“I believe that home is where your character is etched, and I really mean it,” Biden said, adding that “it’s where your view of the world begins.”

He reminisced about playing shortstop with the Green Ridge Little League, buying penny candy at Simmey’s, and celebrating Mass at St. Paul’s.

While Biden expresses nostalgia for Scranton, it’s also where he began to understand the humiliation economic struggles can bring. His father could not find work and the family had to move.

“I think the longest walk a parent can take is a short flight of stairs to say to their child, ‘You can’t live here anymore,'” Biden said. .’ Or ‘Mommy doesn’t have a job.’”

It’s the same kind of pain he talks about when it comes to things like prescription drugs, asking his audience to put themselves in the shoes of a parent who can’t afford insulin for a son or daughter with diabetes.

“It’s not just a risk to your child’s life,” he told the White House last year. “It robs you of your dignity.”

Democratic Senator Bob Casey, who won’t be reelected until 2024, said Biden’s experience helps him connect with people facing their own challenges.

“He’s able to understand what it’s like to struggle and understand people who are dealing with difficult circumstances,” Casey said.

Fetterman takes on Republican Mehmet Oz, a heart surgeon who hosted a daytime television show for more than a decade. They are competing for the successor to Republican Senator Pat Toomey, who did not want to be re-elected.

Brittany Yanick, an Oz spokeswoman, said Fetterman would be “a stamp for the Biden agenda.”

“Joe Biden and far-left Democrats like John Fetterman have pushed the US economy into recession, skyrocketing crime and gas prices to record highs,” she said.

Fetterman has been criticized for his health since he suffered a stroke in May. On Wednesday, he released a report from his doctor stating that Fetterman is “recovering well from his stroke and that his health has continued to improve” and concludes that he “has no work restrictions and can work fully in public office”.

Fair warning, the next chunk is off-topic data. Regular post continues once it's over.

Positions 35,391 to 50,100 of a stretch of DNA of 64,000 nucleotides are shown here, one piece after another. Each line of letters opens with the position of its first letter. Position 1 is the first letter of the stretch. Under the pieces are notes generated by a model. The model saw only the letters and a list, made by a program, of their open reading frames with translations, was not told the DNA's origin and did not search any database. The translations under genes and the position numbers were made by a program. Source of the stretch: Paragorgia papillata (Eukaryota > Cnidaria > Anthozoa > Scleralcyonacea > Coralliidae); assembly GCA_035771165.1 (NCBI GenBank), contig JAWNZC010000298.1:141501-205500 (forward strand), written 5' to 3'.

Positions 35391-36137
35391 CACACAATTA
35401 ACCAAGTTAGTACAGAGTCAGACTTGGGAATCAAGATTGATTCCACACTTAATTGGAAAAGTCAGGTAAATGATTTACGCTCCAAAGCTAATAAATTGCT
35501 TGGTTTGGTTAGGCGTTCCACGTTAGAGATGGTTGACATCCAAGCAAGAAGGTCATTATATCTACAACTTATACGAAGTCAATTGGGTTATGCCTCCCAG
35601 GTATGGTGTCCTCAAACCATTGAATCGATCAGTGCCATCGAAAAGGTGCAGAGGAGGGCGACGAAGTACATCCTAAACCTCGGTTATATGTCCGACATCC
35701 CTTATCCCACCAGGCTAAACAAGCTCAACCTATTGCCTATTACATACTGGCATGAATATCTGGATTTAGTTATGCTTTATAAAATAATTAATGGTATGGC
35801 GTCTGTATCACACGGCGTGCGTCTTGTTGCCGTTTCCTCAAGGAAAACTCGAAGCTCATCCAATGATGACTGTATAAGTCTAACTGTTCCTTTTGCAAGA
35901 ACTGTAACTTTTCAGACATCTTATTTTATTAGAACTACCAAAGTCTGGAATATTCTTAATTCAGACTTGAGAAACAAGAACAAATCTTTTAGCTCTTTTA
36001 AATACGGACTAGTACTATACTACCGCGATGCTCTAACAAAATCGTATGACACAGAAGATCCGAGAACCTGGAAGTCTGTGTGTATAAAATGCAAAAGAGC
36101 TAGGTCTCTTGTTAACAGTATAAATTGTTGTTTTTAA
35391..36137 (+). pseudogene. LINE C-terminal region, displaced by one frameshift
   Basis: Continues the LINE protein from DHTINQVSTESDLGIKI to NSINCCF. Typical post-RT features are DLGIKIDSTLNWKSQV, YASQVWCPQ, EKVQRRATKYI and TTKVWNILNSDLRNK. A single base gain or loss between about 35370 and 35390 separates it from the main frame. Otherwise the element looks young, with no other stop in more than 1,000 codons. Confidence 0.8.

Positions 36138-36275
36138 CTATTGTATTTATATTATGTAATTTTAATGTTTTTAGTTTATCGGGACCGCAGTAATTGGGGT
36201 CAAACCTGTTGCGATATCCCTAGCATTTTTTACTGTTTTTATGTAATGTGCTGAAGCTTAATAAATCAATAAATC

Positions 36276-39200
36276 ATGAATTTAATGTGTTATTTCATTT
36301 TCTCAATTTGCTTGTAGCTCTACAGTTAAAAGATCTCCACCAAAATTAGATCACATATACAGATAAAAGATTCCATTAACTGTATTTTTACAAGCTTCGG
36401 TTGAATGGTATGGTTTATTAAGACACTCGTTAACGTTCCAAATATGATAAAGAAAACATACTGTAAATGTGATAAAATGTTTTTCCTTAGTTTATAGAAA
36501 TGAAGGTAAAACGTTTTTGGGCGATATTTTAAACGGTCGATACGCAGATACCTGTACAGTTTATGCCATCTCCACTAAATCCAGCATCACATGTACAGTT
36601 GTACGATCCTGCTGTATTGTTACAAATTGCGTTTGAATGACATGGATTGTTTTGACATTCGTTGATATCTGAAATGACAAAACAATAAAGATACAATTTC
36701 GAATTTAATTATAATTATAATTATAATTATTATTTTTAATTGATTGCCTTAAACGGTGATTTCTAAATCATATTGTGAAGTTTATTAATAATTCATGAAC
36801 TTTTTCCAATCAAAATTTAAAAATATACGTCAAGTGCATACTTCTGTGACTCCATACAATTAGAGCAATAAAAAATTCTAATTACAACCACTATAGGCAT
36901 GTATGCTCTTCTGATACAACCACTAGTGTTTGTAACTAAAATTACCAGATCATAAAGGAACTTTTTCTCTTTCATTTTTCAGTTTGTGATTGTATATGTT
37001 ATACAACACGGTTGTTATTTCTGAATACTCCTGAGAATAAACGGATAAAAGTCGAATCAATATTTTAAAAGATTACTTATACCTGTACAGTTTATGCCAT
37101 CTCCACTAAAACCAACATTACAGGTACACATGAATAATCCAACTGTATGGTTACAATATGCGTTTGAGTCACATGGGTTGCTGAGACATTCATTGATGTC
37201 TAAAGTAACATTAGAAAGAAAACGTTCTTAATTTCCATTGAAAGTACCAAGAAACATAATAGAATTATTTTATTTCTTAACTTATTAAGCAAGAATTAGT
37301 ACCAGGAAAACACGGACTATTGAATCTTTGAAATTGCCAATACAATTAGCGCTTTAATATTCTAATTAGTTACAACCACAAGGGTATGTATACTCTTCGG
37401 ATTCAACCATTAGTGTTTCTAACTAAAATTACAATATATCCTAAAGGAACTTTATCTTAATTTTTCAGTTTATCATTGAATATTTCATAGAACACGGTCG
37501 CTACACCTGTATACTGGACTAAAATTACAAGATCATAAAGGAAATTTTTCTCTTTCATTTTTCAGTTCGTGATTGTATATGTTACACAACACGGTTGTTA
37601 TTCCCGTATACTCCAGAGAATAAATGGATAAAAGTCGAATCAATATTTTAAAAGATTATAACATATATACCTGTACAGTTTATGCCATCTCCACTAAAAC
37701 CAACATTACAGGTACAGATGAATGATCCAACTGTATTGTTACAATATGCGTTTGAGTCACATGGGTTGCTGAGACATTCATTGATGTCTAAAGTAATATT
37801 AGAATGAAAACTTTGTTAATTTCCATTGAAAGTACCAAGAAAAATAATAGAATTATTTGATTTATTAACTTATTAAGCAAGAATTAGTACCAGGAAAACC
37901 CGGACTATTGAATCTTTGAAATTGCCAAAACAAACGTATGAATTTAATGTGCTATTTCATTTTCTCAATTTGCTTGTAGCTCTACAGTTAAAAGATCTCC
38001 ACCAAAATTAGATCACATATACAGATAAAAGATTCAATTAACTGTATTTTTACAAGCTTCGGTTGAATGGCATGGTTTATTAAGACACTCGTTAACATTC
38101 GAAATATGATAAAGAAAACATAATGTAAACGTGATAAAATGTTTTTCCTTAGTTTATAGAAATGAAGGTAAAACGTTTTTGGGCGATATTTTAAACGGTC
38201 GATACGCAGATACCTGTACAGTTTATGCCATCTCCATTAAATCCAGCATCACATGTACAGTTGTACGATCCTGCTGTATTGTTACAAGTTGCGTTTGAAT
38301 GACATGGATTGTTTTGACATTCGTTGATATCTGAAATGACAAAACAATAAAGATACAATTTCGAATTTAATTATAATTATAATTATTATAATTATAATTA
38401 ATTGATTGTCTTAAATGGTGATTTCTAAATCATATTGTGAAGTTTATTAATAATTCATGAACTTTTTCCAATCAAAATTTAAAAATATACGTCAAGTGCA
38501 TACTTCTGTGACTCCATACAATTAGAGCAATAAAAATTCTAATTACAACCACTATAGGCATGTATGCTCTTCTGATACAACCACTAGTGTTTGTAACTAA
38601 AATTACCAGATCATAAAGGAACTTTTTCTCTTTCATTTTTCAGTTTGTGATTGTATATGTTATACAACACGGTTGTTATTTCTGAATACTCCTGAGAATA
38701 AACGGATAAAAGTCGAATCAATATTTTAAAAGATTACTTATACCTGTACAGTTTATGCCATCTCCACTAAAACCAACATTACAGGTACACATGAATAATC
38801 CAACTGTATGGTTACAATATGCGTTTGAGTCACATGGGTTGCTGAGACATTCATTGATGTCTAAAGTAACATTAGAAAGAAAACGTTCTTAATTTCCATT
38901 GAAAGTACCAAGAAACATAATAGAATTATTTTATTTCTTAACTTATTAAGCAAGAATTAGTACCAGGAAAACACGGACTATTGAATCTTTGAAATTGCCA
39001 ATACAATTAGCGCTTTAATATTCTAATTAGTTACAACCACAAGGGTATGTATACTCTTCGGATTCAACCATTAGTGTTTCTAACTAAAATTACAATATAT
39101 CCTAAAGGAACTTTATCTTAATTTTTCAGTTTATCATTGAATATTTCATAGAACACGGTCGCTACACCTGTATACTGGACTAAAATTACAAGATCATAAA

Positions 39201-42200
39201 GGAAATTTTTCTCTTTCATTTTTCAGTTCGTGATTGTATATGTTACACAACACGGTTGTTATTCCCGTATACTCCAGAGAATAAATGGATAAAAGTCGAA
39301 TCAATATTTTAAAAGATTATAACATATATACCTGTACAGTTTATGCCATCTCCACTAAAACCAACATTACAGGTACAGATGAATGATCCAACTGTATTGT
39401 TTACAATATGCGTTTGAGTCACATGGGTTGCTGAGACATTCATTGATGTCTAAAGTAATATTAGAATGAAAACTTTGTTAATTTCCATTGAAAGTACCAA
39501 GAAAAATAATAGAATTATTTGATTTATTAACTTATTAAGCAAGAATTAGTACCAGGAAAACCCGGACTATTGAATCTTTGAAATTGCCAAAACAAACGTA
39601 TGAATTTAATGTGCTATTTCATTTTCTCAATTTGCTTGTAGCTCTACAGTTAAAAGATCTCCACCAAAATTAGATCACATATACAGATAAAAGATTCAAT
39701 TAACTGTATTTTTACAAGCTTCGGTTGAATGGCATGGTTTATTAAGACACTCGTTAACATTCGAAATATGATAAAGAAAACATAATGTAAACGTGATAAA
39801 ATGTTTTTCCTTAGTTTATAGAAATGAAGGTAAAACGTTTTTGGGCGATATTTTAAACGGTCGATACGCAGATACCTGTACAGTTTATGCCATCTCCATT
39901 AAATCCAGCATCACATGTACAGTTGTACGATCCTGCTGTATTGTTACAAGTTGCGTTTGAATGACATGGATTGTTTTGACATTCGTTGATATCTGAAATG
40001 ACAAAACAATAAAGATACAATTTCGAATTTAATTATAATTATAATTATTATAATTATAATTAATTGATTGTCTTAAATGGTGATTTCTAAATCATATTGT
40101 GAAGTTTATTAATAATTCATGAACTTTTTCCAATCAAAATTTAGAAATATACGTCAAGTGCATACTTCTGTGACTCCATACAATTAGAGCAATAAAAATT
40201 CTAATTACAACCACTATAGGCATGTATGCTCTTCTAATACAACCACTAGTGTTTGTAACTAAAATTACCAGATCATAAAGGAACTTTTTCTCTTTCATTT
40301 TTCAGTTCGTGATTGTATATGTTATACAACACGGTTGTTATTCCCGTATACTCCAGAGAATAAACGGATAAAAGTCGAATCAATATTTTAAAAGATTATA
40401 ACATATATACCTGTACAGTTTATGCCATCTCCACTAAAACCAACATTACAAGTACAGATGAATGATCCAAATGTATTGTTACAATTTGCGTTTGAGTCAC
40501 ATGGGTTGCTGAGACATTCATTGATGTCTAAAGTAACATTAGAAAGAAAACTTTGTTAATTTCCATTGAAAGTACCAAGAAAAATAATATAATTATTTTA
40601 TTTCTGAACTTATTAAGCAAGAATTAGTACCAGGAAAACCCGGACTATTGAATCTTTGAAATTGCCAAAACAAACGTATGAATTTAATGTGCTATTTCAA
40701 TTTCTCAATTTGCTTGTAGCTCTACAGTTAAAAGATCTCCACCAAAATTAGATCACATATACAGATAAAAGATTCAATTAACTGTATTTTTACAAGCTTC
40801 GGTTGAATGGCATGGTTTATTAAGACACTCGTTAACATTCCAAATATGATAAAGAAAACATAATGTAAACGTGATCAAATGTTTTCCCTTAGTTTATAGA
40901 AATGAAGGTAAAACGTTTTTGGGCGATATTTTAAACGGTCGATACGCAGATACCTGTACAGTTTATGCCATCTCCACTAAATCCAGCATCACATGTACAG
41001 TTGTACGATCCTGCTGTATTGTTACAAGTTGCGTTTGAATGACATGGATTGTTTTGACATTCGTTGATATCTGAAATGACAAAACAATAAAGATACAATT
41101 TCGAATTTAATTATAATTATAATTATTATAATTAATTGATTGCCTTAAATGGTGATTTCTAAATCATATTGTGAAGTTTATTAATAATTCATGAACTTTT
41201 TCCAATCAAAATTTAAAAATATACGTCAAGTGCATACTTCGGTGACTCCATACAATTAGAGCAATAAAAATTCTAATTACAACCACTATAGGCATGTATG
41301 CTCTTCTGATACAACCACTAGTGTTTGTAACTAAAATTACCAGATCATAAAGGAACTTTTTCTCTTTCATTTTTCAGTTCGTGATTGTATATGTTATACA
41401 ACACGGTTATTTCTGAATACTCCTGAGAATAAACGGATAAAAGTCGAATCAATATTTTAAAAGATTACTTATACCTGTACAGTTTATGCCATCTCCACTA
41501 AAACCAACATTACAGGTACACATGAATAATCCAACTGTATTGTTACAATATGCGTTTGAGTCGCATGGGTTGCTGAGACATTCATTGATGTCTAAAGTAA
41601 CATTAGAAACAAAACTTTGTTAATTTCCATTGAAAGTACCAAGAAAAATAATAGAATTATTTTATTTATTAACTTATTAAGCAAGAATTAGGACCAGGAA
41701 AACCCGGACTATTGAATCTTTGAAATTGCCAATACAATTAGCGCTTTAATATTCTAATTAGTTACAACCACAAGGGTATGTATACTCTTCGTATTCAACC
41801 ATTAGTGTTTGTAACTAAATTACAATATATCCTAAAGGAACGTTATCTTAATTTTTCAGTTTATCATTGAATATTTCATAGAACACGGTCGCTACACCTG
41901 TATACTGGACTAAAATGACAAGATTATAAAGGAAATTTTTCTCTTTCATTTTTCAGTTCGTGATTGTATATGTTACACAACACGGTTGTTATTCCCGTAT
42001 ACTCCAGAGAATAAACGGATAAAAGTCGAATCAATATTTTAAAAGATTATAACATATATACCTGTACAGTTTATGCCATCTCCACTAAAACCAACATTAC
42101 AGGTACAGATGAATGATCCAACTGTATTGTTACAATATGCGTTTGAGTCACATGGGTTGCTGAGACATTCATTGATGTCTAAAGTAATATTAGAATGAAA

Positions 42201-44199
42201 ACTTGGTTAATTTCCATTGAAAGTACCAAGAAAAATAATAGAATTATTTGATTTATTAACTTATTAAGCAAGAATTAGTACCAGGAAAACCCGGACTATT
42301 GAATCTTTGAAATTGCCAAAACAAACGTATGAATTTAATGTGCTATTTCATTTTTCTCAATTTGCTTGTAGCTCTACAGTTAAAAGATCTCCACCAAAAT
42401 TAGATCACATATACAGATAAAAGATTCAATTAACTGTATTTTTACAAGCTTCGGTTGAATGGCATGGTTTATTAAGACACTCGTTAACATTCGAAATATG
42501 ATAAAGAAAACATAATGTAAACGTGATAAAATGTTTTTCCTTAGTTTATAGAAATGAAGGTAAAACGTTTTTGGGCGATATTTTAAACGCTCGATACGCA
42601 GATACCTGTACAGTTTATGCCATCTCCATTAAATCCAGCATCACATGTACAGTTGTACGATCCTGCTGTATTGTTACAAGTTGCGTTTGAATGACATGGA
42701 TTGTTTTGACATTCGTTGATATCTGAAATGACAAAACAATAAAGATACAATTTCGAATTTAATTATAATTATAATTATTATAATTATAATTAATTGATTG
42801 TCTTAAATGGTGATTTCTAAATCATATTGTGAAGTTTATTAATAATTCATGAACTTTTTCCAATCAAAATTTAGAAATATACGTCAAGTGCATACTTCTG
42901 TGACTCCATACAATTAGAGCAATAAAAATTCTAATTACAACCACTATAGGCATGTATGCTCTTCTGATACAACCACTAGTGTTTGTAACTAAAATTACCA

White House press secretary Karine Jean-Pierre said on Monday that Biden has found Fetterman “just as capable” to serve as senator as ever. Fetterman is the lieutenant governor, and she said that “he does so with great ability and genuine concern for the people of the commonwealth.”

Pennsylvania has one of the most expensive Senate races in the country, and Biden will help Democrats with his fundraiser on Thursday.

“We’ve got the tin cup out,” said Jamie Perrapato, executive director of the pro-democracy group Turn PA Blue.

“This is a great time to reassure people, keep them focused and remind them of how important Pennsylvania is,” she said.

Casey said, “This is one of those years where it will be close,” befitting Pennsylvania’s status as a closely divided state.

Trump won Pennsylvania in 2016 and Biden won it in 2020.

Given that Biden plans to run for a second term in 2024, Casey said, “It doesn’t hurt to be in Pennsylvania in 2022.”